Launch of Trinny London at Saks Fifth Avenue
Hot on the heels of her successful entry into skincare, Trinny Woodall is taking her eponymous direct-to-consumer brand in a new direction: retail distribution in the United States.
On Tuesday, Trinny London will launch at Saks Fifth Avenue in New York, less than a year after testing the waters with a pop-up in the store.
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“There will always be a woman who wants to try on products in a store,” Woodall said, during an exclusive interview with WWD. She noted that 39% of respondents to a recent Instagram survey conducted by the brand had not purchased online; When asked why not, respondents said they wanted to see the products in real life.
“It was about I want to touch and feel colors — this visual sense of how you use color,” Woodall said.
Even with the brand’s exclusive Match2Me technology and an in-depth visual library that shows Trinny London makeup products on a wide variety of skin tones and age groups, “there is always the customer who wants to see the products in the store,” she noted.
Woodall, whose only other retail distribution is UK department store Fenwick, said he chose Saks because it’s ambitious but not intimidating. “Women from all walks of life go there,” she said. “When we did the pop-up, we had such a buzz and people who came in felt incredibly comfortable in the environment.”
The pop-up’s success convinced Saks executives to add the line to its permanent matrix. “There was huge demand with a wide range of customers and they responded very well,” said Kate Oldham, senior vice president and general manager of beauty, jewelry and home merchandise at Saks. “Our client is looking for color again, and Trinny is super connected to the client.”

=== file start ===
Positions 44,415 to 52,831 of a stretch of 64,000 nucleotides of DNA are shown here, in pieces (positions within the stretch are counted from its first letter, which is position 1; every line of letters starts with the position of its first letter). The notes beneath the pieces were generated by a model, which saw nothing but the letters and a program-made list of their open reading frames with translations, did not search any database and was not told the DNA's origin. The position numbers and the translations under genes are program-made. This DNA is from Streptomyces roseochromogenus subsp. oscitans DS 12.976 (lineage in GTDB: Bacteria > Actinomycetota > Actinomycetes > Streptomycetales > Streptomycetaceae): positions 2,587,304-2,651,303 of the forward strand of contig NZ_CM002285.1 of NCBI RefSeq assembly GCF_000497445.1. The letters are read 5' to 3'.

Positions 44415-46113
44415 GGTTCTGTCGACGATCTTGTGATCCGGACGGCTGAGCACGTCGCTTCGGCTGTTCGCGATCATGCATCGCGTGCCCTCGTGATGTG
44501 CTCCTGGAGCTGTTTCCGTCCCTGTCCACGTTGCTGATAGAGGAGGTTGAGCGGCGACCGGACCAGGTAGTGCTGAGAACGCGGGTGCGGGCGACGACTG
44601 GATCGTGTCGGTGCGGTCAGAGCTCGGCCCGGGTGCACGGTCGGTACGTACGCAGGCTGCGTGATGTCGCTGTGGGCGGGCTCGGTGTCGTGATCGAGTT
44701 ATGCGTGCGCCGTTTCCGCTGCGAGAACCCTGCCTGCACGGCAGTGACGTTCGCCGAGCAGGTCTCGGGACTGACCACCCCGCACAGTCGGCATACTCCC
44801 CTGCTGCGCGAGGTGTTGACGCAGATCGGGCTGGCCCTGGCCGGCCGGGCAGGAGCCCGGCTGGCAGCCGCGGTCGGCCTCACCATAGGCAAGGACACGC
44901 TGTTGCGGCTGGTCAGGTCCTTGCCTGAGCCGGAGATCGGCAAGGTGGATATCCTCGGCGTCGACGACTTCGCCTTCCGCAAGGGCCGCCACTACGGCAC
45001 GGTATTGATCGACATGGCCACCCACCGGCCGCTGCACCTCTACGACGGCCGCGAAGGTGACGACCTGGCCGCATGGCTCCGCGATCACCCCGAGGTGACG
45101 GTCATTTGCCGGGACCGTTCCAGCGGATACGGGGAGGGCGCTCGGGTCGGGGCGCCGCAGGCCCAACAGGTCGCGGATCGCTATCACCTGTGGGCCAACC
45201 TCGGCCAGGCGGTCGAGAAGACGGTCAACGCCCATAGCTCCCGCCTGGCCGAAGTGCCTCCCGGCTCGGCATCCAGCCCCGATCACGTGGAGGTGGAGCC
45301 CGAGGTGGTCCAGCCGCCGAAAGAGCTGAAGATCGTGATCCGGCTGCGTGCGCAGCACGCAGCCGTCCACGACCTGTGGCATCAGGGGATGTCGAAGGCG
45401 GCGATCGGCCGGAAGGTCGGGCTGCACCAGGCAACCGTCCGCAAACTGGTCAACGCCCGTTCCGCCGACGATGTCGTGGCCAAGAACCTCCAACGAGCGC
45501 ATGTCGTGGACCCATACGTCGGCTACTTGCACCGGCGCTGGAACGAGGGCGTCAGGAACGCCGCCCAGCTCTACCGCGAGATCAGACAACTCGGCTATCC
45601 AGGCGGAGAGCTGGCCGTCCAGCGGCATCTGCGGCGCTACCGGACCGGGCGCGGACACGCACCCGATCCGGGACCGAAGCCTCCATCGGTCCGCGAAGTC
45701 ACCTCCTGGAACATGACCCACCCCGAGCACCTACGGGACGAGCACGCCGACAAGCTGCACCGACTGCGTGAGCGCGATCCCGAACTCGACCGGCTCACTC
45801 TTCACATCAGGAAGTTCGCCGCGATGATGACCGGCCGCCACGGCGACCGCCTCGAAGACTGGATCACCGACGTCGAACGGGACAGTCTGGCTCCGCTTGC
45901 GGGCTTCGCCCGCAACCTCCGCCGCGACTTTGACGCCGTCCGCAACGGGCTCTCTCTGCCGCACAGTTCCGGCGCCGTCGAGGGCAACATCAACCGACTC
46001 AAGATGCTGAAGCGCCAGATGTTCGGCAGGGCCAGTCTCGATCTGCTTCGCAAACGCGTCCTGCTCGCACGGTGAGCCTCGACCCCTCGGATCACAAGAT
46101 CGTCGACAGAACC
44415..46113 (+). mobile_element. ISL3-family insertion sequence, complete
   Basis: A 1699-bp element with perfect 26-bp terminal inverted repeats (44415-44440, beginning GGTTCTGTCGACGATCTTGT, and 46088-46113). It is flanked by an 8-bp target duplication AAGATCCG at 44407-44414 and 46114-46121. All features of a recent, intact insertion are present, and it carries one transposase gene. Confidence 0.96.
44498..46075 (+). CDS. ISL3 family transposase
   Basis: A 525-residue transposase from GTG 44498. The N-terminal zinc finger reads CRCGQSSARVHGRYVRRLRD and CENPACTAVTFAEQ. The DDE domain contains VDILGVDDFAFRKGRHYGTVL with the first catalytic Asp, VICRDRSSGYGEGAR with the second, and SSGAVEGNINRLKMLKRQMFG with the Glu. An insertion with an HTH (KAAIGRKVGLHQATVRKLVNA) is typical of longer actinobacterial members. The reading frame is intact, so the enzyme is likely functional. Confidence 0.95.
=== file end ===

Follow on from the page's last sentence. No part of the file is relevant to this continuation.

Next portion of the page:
Since launching her brand in 2017, Woodall has built a strong international following, which she calls “Trinny Tribes.” There are 37 tribes in 17 different countries, with over 50,000 members worldwide. Of this number, about 43% are between 45 and 54 years old; 22% are between 22 and 34 years old and 20% are 55 years old and over.
It’s a very engaged group, with the brand reporting around 20,000 comments in total per week. This also translated into sales. Trinny London grew by 330% in 2020, with revenues reaching £55m for 2021.
Skincare, which launched earlier this year, “fundamentally changed the business,” Woodall said, noting that in less than five months it accounted for 32% of sales.
The United States accounts for about 12.5% of Trinny London’s business, which Woodall hopes to grow to 20% over the next year. While there are no immediate plans to open more Saks doors, she plans to boost her retail presence, noting the goal is to get the space working well before the rush. towards the holidays. While she’s not ruling out the possibility of more pop-ups, she’s not rushing either, and keeping control over online distribution is part of the current strategy.
“I don’t believe in doing pop-ups if you don’t have a long-term strategy in play,” she said. “A pop-up is that lovely appetizer so when you come back three months later you can restock.”
Woodall didn’t rule out the possibility of a stand-alone space, noting, “I don’t think his own stores have to be cathedrals – they could be chapels.
“I’d rather have a bustling chapel than a huge cathedral,” she said. “The idea of a slip of something that is permanently packed is very dynamic.”
Woodall has 1.1 million followers on Instagram, and engagement, not sales, is the most important metric for growing her business. “Whether you buy or not, there’s always an important role to play,” she said. “People convert at all stages and for different reasons, and it’s about never letting go of this woman who is not a client.
“What’s important before a recession is the degree of emotional connection you have with the follower, the customer, and the community,” Woodall continued. “That’s the most important thing.”
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